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End of an era | The Indian Express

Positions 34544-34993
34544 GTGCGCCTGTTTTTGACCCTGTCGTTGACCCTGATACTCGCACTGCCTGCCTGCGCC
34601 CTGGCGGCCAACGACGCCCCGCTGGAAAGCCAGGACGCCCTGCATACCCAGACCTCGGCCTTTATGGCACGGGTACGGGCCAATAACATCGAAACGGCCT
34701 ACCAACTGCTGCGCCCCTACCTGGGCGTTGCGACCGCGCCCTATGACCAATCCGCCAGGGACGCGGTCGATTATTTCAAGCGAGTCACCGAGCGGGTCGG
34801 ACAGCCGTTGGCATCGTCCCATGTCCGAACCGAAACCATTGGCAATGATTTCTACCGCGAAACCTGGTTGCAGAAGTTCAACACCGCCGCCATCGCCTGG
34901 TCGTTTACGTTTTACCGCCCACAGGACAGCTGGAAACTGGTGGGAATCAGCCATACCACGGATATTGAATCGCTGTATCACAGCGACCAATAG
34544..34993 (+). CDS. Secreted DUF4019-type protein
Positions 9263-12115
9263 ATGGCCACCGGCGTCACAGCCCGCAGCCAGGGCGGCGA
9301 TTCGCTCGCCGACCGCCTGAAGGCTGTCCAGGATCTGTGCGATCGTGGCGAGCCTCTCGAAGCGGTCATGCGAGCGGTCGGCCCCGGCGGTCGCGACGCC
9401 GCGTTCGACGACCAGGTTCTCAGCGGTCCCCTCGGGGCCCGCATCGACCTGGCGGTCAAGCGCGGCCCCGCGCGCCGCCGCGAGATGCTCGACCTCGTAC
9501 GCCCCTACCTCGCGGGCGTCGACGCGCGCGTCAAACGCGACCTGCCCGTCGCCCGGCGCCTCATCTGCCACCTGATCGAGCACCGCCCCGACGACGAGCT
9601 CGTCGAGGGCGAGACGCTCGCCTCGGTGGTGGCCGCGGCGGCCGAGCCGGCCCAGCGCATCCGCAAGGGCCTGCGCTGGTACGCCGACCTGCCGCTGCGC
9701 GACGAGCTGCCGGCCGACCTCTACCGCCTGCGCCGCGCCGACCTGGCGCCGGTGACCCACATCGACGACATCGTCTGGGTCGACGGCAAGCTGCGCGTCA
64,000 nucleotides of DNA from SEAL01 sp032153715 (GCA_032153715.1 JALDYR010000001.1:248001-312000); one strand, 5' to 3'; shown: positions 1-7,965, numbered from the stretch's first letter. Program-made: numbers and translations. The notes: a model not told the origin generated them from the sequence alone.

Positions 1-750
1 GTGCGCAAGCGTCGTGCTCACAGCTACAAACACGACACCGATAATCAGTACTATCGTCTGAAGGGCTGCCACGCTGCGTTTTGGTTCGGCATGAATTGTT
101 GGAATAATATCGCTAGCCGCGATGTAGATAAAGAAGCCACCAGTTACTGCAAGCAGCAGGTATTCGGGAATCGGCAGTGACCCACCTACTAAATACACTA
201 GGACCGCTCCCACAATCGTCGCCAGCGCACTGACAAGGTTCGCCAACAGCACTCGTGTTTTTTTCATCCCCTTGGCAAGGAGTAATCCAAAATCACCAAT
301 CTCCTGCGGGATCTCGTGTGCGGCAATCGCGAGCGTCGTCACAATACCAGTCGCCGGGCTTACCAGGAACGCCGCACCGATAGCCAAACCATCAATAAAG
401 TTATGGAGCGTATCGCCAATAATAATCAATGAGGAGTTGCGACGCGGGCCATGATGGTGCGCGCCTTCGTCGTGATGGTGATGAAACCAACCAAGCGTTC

If the army feels it requires continuation of the AFSPA to discharge its responsibilities, no other agency is qualified to credibly challenge that view. The present crisis within the BJP is multidimensional. It is firstly a succession crisis. For half a century,A.B. Vajpayee and L.K. Advani presided over the destiny of the Jana Sangh and then the BJP. Their leadership relied on the (almost constant) RSS backing both of them were trained in the Sangh and some personal qualities: Vajpayee and Advani were mass leaders because of their organisational skills and a certain charisma. Vajpayee was a famous orator in Hindi and Advanis rath yatra made him a mass leader,rightly or wrongly. But these are probably not the reasons why they seem to be irreplaceable today. Their unique quality lay elsewhere,in the fact that they benefited from an unmatched historical legitimacy. In the 1950s,Vajpayee was a close aide to Syama Prasad Mookerjee,the founder of the Jana Sangh. In fact,he and Advani are today the only survivors of the first generation of RSS activists-turned-politicians. Vajpayee has already left the scene; Advani is about to do the same. It is a huge challenge for a party which lives more in history than most of the other Indian parties. The leadership crisis,therefore,reflects a generational transition that can turn out to be an identity crisis: what additional source of legitimacy will Advanis successor mobilise to put up with his inevitable deficiency his belonging to a post-Jana Sangh generation? Interestingly,this succession problem is not to be found in the RSS where half a dozen sarsanghchalaks have already become heads of the sangh through a very smooth process. That is because in the RSS,men do not count as much as the organisation in which they are supposed to merge,whereas in politics personality matters a great deal. The succession-cum-generational crisis that the BJP is going through is not the only one,though and possibly not the more important one. After all,nothing of that kind would have happened,had the party performed well during the last general elections. It is not that it has failed miserably it is back to its scores of 1991,not to that of 1984 when it got only 2 seats but it was a clear defeat anyway and in contrast to what happened in 2004,the BJP lagged behind the Congress among all sections of the electorate,except the upper castes,according to the CSDS exit poll. The urban middle class has also shifted from the BJP to the Congress. The main problem for the party,therefore,is to reinvent itself and not only find a leader,but a leader with the winning formula. This alchemy,in the 1990s,resulted from the combination of factors which are not likely to reappear any time soon. On the one hand,in the late 1980s-early 1990s,an increasing number of Hindus felt that their community needed to be protected against minorities (be they Sikhs fighting for Khalistan or Muslim fundamentalists) and the Congress which played vote-bank politics with them (like in the Shah Bano affair). Among them,those of the upper and intermediate castes resented the rise of the OBCs after Mandal and that of Dalits under the aegis of the BSP. For these people,the ramjanmabhoomi and the BJP were the right answers to the Congress and to low caste parties. Their hero was Advani,the Hindutva man par excellence whose rath yatra had been an effective device for uniting the Hindus beyond castes and against the minorities. On the other hand,there was Vajpayee,the moderate face that the party projected when it realised that it would not be able to win power on its own. Vajpayee was not only able to attract in the party non-Jana Sangh people like Yashwant Sinha and Jaswant Singh on a purely rightist (slightly neo-liberal) agenda,but he was also acceptable to other anti-Congress parties which became part of the NDA,the first coalition to rule India for five years. Things have changed. The so-called anxiety about the minorities is not as wide spread as it used to be in spite of the Islamist attacks. The BJP could not cash in on the Mumbai episode in November last and in its election manifesto,it had to acknowledge that Indian Muslims were getting marginalised even if it rejected the remedies suggested by the Sachar Committee report. Hindus are now more assertive than ever before: they are building an emerging world power,they do not feel insecure any more. And the party behind this modernisation process is none other than the Congress which,on the face of it,appears to be in a better position than the BJP to defuse the Dalit phenomenon by co-opting Scheduled Caste leaders. In fact,the BJP lost the middle class to the Congress this time partly because the party of Sonia Gandhi and Manmohan Singh looked cleaner and more effective in economic terms two of the assets Vajpayee had capitalised on before when the BJP was a party with a difference. In this new context,the post Vajpayee/Advani BJP is back to its old dilemma: should it return to its core identity,based on Hindutva,by projecting a Modi as its leader and then take the risk of alienating NDA partners like the JD(U) and non-RSS members? It would make its life simpler since the BJP leaders with an RSS background know how to sort out their differences in camera interestingly most of the dissidents of yesterday and today,Jaswant Singh,Yashwant Sinha,Arun Shourie,Khanduri have no RSS background. Or should it select a leader acceptable to non-Hindu nationalist partners,at the cost of discipline? The RSS may be convinced that this is the only way to avoid further electoral decline,but may support a man close to its heart anyway. The BJPs succession crisis needs to be seen in an even larger perspective for two reasons. First,the party is well entrenched in several Indian states and to focus on the top leaders quarrels may make us miss this important reality at the grass-root level (from where Advanis successor may well emerge). Second,party politics is only the top of the sangh parivars iceberg and it would be a mistake to conclude from the BJPs tamasha that Hindutva politics is on its way out: the VHP,the BMS,the Bajrang Dal,the Vanavasi Kalyan Ashram,the Saraswati Shishu Mandirs,Seva Bharti etc. are continuing their daily work in slums,villages and cities and there is no indication that their aggressive cultural policing or reconversions are on the wane. The writer is at CERI,Science Po,Paris and is Alliance visiting professor, Columbia University,New York.